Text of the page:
39. ^ Stuckey, Scott Lindsay, p. 46
  40. ^ Stuckey, Scott Lindsay, p. 47
  41. ^ "Berthe Morisot, Femme et enfant au balcon (On the Balcony), 1871–72, Art Institute of Chicago".
  42. ^ Bataille Wildenstein, p. 260
  43. ^ Bataille Wildenstein, p. 419
  44. ^ "Madame Pontillon, descriptif actuel".
  45. ^ Bataille Wildenstein, p. 42
  46. ^ Stuckey, Scott Lindsay, p. 53
  47. ^ Stuckey, Scott Lindsay, p. 51
  48. ^ a b Stuckey, Scott Lindsay, p. 56
  49. ^ Bataille Wildenstein, p. 28
  50. ^ Bataille Wildenstein, p. 34
  51. ^ Stuckey, Scott Lindsay, p. 61
  52. ^ a b Stuckey, Scott Lindsay, p. 63
  53. ^ Bataille Wildenstein, p. 427
  54. ^ Stuckey, Scott Lindsay, p. 64
  55. ^ Stuckey, Scott Lindsay, p. 65
  56. ^ Bataille Wildenstein, p. 61
  57. ^ Bataille Wildenstein, p. 52
  58. ^ Stuckey, Scott Lindsay, p. 69
  59. ^ Bataille Wildenstein, p. 51
  60. ^ a b Stuckey, Scott Lindsay, p. 71
  61. ^ Bataille Wildenstein, p. 73
  62. ^ Bataille Wildenstein, p. 81
  63. ^ "Jeune Femme arrosant un arbuste (Primary Title) - (83.40)". Virginia Museum of Fine Arts |. Retrieved January 9, 2020.
  64. ^ Bataille Wildenstein, p. 59
  65. ^ Bataille Wildenstein, p. 64
  66. ^ Bataille Wildenstein, p. 434
  67. ^ Bataille Wildenstein, p. 75
  68. ^ Bataille Wildenstein, p. 78
  69. ^ Stuckey, Scott Lindsay, p. 81
  70. ^ Stuckey, Scott Lindsay, p. 82
  71. ^ Stuckey, Scott Lindsay, p. 83
  72. ^ Robert Rosenblum, Paintings in the Musée D’Orsay, p. 305, Stewart, Tabori & Chang (1989).
  73. ^ Stuckey, Scott Lindsay, p. 85
  74. ^ Stuckey, Scott Lindsay, p. 91
  75. ^ a b Bataille Wildenstein, p. 112
  76. ^ Bataille Wildenstein, p. 113
  77. ^ Stuckey, Scott Lindsay, p. 95
  78. ^ Bataille Wildenstein, p. 138
  79. ^ "voir La Fable". Archived from the original on December 5, 2014. Retrieved November 26, 2014.
  80. ^ Stuckey, Scott Lindsay, p. 96
  81. ^ Stuckey, Scott Lindsay, p. 97
  82. ^ Bataille Wildenstein, p. 154
  83. ^ Stuckey, Scott Lindsay, p. 101
  84. ^ Stuckey, Scott Lindsay, p. 98
  85. ^ Stuckey, Scott Lindsay, p. 103
  86. ^ "aperçu de la toile Meule de foin".
  87. ^ Stuckey, Scott Lindsay, p. 104
  88. ^ Stuckey, Scott Lindsay, p. 105
  89. ^ Stuckey, Scott Lindsay, p. 107
  90. ^ Stuckey, Scott Lindsay, p. 109
  91. ^ "Minneapolis Institute of Art".
  92. ^ "The Artist's Daughter, Julie, with her Nanny, Berthe Morisot ^ Minneapolis Institute of Art". collections.artsmia.org. Retrieved February 17, 2018.
  93. ^ Stuckey, Scott Lindsay, p. 110
  94. ^ Stuckey, Scott Lindsay, p. 111
  95. ^ Stuckey, Scott Lindsay, p. 115
  96. ^ Stuckey, Scott Lindsay, p. 117
  97. ^ Stuckey, Scott Lindsay, p. 120
  98. ^ Stuckey, Scott Lindsay, p. 122
  99. ^ Stuckey, Scott Lindsay, p. 121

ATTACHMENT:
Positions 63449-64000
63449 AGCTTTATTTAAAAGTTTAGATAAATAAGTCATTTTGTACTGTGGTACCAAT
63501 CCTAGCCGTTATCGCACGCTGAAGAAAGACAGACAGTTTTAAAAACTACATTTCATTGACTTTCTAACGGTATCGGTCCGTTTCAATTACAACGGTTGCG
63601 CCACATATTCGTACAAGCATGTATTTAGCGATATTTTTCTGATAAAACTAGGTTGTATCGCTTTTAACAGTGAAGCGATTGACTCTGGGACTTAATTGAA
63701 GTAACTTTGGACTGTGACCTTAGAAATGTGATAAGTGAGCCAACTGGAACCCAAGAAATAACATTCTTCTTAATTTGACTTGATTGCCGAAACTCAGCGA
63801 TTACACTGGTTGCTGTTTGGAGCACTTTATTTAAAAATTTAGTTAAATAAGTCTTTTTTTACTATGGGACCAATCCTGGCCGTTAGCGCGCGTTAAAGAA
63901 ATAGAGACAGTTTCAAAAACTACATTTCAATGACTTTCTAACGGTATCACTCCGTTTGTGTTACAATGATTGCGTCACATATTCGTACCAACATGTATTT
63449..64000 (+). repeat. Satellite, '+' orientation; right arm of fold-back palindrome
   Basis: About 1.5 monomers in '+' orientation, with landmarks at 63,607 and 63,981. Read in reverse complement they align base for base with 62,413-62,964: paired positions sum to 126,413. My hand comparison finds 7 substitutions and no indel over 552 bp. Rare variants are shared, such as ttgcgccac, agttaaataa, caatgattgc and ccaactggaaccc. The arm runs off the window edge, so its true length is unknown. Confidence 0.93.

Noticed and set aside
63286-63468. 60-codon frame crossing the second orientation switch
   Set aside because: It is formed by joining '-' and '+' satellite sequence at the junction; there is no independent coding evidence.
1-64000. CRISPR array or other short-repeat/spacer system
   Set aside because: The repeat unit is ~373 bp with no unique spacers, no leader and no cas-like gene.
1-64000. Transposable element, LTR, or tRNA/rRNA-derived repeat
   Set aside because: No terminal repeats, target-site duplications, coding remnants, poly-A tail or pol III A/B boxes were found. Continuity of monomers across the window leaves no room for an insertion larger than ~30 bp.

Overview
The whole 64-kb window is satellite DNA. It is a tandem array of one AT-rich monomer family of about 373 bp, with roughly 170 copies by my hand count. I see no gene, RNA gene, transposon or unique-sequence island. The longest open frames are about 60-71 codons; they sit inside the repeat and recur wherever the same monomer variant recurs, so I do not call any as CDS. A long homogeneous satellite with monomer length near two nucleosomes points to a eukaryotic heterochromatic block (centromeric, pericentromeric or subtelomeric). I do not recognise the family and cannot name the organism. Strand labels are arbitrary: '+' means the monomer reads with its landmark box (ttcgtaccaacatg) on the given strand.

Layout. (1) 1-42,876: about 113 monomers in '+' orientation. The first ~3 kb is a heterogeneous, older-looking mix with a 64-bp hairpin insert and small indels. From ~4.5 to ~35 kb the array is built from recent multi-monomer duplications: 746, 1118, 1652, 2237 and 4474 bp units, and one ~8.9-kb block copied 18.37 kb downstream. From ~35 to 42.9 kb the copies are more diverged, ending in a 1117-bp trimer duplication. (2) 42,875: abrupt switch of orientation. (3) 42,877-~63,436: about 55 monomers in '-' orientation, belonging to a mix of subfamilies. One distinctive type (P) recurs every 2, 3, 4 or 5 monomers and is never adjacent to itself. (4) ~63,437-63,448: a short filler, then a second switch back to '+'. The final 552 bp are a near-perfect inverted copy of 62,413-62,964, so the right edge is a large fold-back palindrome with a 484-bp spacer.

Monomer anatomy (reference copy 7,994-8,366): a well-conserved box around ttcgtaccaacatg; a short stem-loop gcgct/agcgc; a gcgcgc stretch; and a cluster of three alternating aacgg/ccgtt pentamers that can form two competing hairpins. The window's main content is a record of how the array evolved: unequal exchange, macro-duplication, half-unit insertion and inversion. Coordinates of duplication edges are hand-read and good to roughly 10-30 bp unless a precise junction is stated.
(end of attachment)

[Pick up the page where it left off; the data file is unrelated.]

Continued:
100. ^ Bataille Wildenstein, p. 197
  101. ^ Stuckey, Scott Lindsay, p. 127
  102. ^ Stuckey, Scott Lindsay, p. 128
  103. ^ Stuckey, Scott Lindsay, p. 129
  104. ^ Bataille Wildenstein, p. 750
  105. ^ Stuckey, Scott Lindsay, p. 131
  106. ^ Stuckey, Scott Lindsay, p. 133
  107. ^ Stuckey, Scott Lindsay, p. 134
  108. ^ "Berthe Morisot and Julie Manet, Berthe Morisot ^ Minneapolis Institute of Art". collections.artsmia.org. Retrieved February 17, 2018.
  109. ^ Bataille Wildenstein, p. 542
  110. ^ Stuckey, Scott Lindsay, p. 142
  111. ^ Stuckey, Scott Lindsay, p. 147
  112. ^ Stuckey, Scott Lindsay, p. 152
  113. ^ Bataille Wildenstein, p. 275
  114. ^ Stuckey, Scott Lindsay, p. 155
  115. ^ Stuckey, Scott Lindsay, p. 165
  116. ^ Stuckey, Scott Lindsay, p. 172
  117. ^ Stuckey, Scott Lindsay, p. 173
  118. ^ Stuckey, Scott Lindsay, p. 174
  119. ^ Morisot, Berthe. "Woman at Her Toilette". The Art Institute of Chicago. Retrieved May 24, 2021.
  120. ^ Chadwick, Whitney (2012). Women, Art, and Society (5th ed.). London: Thames & Hudson Ltd. p. 235. ISBN 978-0-500-20405-4.
  121. ^ Higonnet, Anne (1990). Berthe Morisot. New York: Harper & Row, Publishers, Inc. p. 124. ISBN 0-06-016232-5.
  122. ^ Shennan, Margaret (1996). Berthe Morisot: The First Lady of Impressionism. Stroud: Sutton Publishing Limited. p. 173. ISBN 0-7509-1226 X.
  123. ^ a b Kelly Crow and Mary M. Lane (February 6, 2013), Christie's Breaks World Record Price for Female Artist The Wall Street Journal.
  124. ^ Ellen Gamerman and Mary M. Lane (April 18, 2013), Women on the Verge The Wall Street Journal.
  125. ^ Katya Kazakina (May 14, 2014), Billionaires Help Christie’s to Record $745 Million Sale Bloomberg.
  126. ^ Trisha Ping, ed. (November 17, 2009). "Sneak peek: Elizabeth Kostova's 'The Swan Thieves'". bookpage.com. Archived from the original on November 6, 2019. Retrieved March 17, 2012.
  127. ^ Truitt, Anne (June 3, 1990). "A FIRST IMPRESSIONIST". The New York Times. Retrieved March 29, 2018.

Sources edit

  • Bataille, Marie-Louise; Wildenstein, Georges (1961). Berthe Morisot : Catalogue des peintures, pastels et aquarelles. Paris: Les Beaux-Arts. OCLC 490107208.
  • Denvir, B. (2000). The Chronicle of Impressionism: An Intimate Diary of the Lives and World of the Great Artists. London: Thames & Hudson. OCLC 43339405
  • Higonnet, Anne (1995). Berthe Morisot. Berkeley: University of California Press. ISBN 0-520-20156-6
  • Turner, J. (2000). From Monet to Cézanne: late 19th-century French artists. Grove Art. New York: St Martin's Press. ISBN 0-312-22971-2
  • Manet, Julie, Rosalind de Boland Roberts, and Jane Roberts. Growing Up with the Impressionists: The Diary of Julie Manet. London: Sotheby's Publications, 1987
  • Shennan, Margaret (1996). Berthe Morisot: The First Lady of Impressionism. Stroud: Sutton Publishing. ISBN 0-7509-2339-3

External links edit

External videos
  Morisot's The Mother and Sister of the Artist, (3:35)
  Video Postcard: Woman at Her Toilette (1875/80) on YouTube, (1:58) Art Institute of Chicago